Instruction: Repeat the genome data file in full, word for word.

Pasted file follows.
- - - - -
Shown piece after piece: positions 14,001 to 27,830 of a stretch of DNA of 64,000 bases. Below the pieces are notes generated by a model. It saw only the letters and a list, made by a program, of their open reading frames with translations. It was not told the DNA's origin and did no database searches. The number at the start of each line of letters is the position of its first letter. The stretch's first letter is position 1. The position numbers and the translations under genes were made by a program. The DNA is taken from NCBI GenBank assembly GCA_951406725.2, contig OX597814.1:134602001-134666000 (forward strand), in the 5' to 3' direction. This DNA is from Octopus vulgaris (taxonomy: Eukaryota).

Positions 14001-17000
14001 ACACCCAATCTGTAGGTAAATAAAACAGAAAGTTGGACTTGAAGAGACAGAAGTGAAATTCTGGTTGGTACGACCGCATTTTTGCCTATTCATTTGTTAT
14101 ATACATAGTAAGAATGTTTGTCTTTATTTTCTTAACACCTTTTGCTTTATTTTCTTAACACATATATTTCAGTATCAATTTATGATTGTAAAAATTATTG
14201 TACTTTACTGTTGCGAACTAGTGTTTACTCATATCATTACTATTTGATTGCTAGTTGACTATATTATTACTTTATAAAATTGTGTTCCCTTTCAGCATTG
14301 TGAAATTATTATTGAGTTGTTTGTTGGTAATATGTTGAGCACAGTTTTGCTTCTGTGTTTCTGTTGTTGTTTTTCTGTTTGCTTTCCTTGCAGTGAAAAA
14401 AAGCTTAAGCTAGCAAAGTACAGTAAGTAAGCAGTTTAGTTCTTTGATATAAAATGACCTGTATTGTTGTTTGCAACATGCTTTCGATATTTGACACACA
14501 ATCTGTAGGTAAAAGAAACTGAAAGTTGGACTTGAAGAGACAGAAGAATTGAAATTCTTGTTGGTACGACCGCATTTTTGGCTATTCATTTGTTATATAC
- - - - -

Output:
Shown piece after piece: positions 14,001 to 27,830 of a stretch of DNA of 64,000 bases. Below the pieces are notes generated by a model. It saw only the letters and a list, made by a program, of their open reading frames with translations. It was not told the DNA's origin and did no database searches. The number at the start of each line of letters is the position of its first letter. The stretch's first letter is position 1. The position numbers and the translations under genes were made by a program. The DNA is taken from NCBI GenBank assembly GCA_951406725.2, contig OX597814.1:134602001-134666000 (forward strand), in the 5' to 3' direction. This DNA is from Octopus vulgaris (taxonomy: Eukaryota).

Positions 14001-17000
14001 ACACCCAATCTGTAGGTAAATAAAACAGAAAGTTGGACTTGAAGAGACAGAAGTGAAATTCTGGTTGGTACGACCGCATTTTTGCCTATTCATTTGTTAT
14101 ATACATAGTAAGAATGTTTGTCTTTATTTTCTTAACACCTTTTGCTTTATTTTCTTAACACATATATTTCAGTATCAATTTATGATTGTAAAAATTATTG
14201 TACTTTACTGTTGCGAACTAGTGTTTACTCATATCATTACTATTTGATTGCTAGTTGACTATATTATTACTTTATAAAATTGTGTTCCCTTTCAGCATTG
14301 TGAAATTATTATTGAGTTGTTTGTTGGTAATATGTTGAGCACAGTTTTGCTTCTGTGTTTCTGTTGTTGTTTTTCTGTTTGCTTTCCTTGCAGTGAAAAA
14401 AAGCTTAAGCTAGCAAAGTACAGTAAGTAAGCAGTTTAGTTCTTTGATATAAAATGACCTGTATTGTTGTTTGCAACATGCTTTCGATATTTGACACACA
14501 ATCTGTAGGTAAAAGAAACTGAAAGTTGGACTTGAAGAGACAGAAGAATTGAAATTCTTGTTGGTACGACCGCATTTTTGGCTATTCATTTGTTATATAC